May 22, 2013 Abbas Jaffar Ali
Smartphone cameras are getting better by the day- and getting dangerously close to the quality your average standard point and shoot digital camera offers. This makes life for DSC manufacturers hard as they’re stuck between the smartphone and an SLR- not exactly the best space to be. So, not only do they have to innovate and offer a good feature set, but also make sure that price levels are kept affordable enough to not make a potential buyer turn away. That’s exactly where the Samsung WB250F falls.
Featuring a 14 megapixel BSI (back side illumination) CMOS sensor with an 18x optical zoom and a 3.0″ hybrid touchscreen, the Samsung WB250F certainly has decent specs attached to it. however, Samsung has gone ahead and added WiFi to the camera making it very easy to not only connect directly with your smartphone but also to send pictures as emails directly from the camera as long as you’re connected to a WiFi.
Weighing 184g, the WB250F is slightly on the heavier side but the plastic body feels rigid. Most controls are present on the right side of the device. This includes a dialer on top to switch between different camera modes along with the zoom and snapshot button as well as a dpad on the right side of the screen to quickly select settings, playback pictures or trash them. A dedicated WiFi button is also present to connect the phone to your camera through an app and so is a movie recording button. About the only thing that feels a bit strange is that you have to manually pop the flash pressing a button. It would have been nice if this was automatic.
Taking pictures from the WB250F produces good results- certainly better than what you would expect out of a Smartphone or a similar priced DSC, however, not as good as a DSLR. This becomes more obvious as ISO levels are increased and/or light reduced. The following are some sample pictures we took from the camera. Click on them for a full resolution image.
Where the WB250F shines is with it’s WiFi connectivity easily allowing you to send pictures to your phone or an email address directly from the camera. Surprisingly, the touch screen works really well for entering email addresses. You can also set the camera up to automatically backup your pictures to your computer (although only on Windows.) Lastly, you can also pair the camera to your tablet and/or phone allowing you to automatically send a picture as soon as its taken to your mobile device. This makes the process of removing and losing SD cards a thing of the past.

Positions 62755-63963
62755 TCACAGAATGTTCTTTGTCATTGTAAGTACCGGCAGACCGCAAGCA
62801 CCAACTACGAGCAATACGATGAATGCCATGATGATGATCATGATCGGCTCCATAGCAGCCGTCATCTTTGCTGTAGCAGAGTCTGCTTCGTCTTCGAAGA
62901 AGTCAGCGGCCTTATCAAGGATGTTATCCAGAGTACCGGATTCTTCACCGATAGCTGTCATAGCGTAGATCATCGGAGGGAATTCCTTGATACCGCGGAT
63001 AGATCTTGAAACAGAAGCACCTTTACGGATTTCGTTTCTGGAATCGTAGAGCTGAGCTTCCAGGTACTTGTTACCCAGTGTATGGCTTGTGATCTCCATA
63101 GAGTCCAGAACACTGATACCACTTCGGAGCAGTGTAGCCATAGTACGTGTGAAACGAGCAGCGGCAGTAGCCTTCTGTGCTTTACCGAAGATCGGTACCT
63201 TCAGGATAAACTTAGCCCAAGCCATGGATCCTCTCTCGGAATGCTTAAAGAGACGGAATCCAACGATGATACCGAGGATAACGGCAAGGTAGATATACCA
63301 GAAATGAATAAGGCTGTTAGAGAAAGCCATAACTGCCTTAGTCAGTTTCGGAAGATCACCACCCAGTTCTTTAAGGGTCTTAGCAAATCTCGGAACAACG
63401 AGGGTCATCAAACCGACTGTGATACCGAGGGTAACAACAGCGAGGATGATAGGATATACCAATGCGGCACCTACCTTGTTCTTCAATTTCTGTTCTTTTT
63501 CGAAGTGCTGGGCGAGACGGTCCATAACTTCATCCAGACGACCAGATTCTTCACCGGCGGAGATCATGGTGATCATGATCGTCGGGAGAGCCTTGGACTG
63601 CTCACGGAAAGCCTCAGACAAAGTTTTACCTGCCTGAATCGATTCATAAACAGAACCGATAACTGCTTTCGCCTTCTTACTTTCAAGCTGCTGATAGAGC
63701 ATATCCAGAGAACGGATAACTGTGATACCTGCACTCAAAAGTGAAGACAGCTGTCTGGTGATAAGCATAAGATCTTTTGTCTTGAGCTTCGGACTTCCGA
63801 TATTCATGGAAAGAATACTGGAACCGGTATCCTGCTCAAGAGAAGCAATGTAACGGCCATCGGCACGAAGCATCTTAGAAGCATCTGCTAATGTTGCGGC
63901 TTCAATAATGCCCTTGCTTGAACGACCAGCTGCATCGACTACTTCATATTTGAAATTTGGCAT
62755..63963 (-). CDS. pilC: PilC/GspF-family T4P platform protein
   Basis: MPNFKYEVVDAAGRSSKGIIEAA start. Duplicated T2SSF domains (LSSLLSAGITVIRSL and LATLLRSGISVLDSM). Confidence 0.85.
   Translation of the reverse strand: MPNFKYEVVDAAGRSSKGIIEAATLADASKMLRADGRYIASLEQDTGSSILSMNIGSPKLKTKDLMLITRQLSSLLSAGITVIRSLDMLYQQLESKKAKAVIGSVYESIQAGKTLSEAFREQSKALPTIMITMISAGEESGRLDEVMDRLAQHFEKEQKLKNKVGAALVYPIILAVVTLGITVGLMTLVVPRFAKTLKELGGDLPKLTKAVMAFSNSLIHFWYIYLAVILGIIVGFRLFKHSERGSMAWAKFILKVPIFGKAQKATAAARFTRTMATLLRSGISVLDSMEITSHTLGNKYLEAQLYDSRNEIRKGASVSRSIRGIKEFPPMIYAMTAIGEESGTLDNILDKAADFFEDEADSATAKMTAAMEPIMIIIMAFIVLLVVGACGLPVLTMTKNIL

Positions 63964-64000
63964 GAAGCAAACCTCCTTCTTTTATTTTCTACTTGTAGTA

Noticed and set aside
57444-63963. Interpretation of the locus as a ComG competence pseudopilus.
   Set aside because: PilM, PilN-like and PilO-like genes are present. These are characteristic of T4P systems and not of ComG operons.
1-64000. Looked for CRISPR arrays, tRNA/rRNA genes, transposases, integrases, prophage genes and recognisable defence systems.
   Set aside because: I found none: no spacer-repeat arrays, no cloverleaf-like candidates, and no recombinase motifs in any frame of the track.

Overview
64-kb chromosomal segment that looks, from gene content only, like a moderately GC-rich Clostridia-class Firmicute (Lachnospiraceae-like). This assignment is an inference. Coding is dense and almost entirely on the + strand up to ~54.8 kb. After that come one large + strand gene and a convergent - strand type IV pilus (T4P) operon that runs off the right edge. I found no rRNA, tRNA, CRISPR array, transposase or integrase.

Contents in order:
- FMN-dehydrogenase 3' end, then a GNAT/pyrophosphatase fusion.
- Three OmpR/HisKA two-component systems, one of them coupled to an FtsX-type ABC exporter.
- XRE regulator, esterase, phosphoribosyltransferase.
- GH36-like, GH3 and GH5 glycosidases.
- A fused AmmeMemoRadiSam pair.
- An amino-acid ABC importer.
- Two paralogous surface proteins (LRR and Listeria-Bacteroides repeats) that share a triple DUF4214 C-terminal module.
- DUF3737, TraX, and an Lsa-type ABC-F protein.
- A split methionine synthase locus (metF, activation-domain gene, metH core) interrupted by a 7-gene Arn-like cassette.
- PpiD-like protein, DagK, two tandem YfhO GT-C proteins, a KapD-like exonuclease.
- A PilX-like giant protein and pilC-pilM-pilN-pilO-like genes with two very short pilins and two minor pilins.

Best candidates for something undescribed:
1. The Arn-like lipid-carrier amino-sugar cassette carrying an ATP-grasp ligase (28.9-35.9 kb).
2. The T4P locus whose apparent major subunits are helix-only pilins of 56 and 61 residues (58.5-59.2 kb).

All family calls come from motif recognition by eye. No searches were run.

I also loved the fact that the WB250F is really fast to turn on and take successive shots- less than two seconds to your first shot from a cold startup. The camera also lets you take burst shots at 8 frames per second. Other cool features include the ability of creating animated GIF files, apply filters to your photos and use the Best Face mode that allows you to recognise and pick the best smile for each face present between the five shots the camera takes.
The WB250F is a pretty neat little camera that offers an impressive set of features at a decent price. The biggest challenge that Samsung or any other DSC manufacturer faces is to convince you to buy one. Even looking at Samsung’s own portfolio, the Galaxy S4 takes pictures good enough to share online on your favourite social networks, or alternatively, spend a bit more and get the Samsung NX20 which takes brilliant shots.
Founder of tbreak.com, Abbas has been living and breathing technology before phones became smart or clouds started storing data. You can contact him at firstname.lastname@example.org
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